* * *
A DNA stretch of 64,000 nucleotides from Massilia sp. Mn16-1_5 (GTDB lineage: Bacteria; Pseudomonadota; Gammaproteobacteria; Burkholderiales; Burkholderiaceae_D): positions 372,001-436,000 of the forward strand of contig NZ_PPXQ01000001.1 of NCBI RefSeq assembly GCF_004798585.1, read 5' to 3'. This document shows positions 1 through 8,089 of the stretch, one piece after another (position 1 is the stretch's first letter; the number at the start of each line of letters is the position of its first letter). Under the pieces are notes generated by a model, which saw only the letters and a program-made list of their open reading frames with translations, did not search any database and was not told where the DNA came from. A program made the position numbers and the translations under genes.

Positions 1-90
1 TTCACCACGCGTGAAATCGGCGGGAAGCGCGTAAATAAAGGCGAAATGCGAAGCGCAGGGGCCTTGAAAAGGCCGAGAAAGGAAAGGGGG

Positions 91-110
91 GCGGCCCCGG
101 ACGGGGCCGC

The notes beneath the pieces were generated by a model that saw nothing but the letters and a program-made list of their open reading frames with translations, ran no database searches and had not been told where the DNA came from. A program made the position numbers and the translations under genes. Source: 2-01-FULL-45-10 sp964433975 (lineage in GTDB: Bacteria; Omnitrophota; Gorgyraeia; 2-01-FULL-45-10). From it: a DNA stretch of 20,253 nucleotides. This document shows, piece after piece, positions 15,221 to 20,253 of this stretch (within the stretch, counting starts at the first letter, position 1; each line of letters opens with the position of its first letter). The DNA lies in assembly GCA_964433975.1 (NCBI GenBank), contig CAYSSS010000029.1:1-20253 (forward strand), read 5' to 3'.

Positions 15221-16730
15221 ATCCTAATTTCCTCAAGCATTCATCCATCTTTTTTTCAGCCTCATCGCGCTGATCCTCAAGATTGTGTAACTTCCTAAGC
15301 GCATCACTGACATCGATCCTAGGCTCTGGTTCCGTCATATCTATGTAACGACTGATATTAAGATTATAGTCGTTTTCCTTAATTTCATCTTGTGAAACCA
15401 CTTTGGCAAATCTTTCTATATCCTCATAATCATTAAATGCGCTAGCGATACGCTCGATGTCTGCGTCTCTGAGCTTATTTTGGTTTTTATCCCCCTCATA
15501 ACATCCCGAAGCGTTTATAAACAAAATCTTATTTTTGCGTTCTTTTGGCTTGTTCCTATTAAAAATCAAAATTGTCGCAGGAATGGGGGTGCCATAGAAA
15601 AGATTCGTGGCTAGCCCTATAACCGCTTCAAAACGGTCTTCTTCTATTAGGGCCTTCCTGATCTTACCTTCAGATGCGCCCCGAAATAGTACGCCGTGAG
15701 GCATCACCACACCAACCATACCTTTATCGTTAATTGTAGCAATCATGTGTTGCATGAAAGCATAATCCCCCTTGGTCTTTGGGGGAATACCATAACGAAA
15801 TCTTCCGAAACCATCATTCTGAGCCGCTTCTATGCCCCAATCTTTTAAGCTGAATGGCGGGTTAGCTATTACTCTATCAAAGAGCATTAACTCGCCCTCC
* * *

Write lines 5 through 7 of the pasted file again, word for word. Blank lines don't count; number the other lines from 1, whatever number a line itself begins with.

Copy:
91 GCGGCCCCGG
101 ACGGGGCCGC

The notes beneath the pieces were generated by a model that saw nothing but the letters and a program-made list of their open reading frames with translations, ran no database searches and had not been told where the DNA came from. A program made the position numbers and the translations under genes. Source: 2-01-FULL-45-10 sp964433975 (lineage in GTDB: Bacteria; Omnitrophota; Gorgyraeia; 2-01-FULL-45-10). From it: a DNA stretch of 20,253 nucleotides. This document shows, piece after piece, positions 15,221 to 20,253 of this stretch (within the stretch, counting starts at the first letter, position 1; each line of letters opens with the position of its first letter). The DNA lies in assembly GCA_964433975.1 (NCBI GenBank), contig CAYSSS010000029.1:1-20253 (forward strand), read 5' to 3'.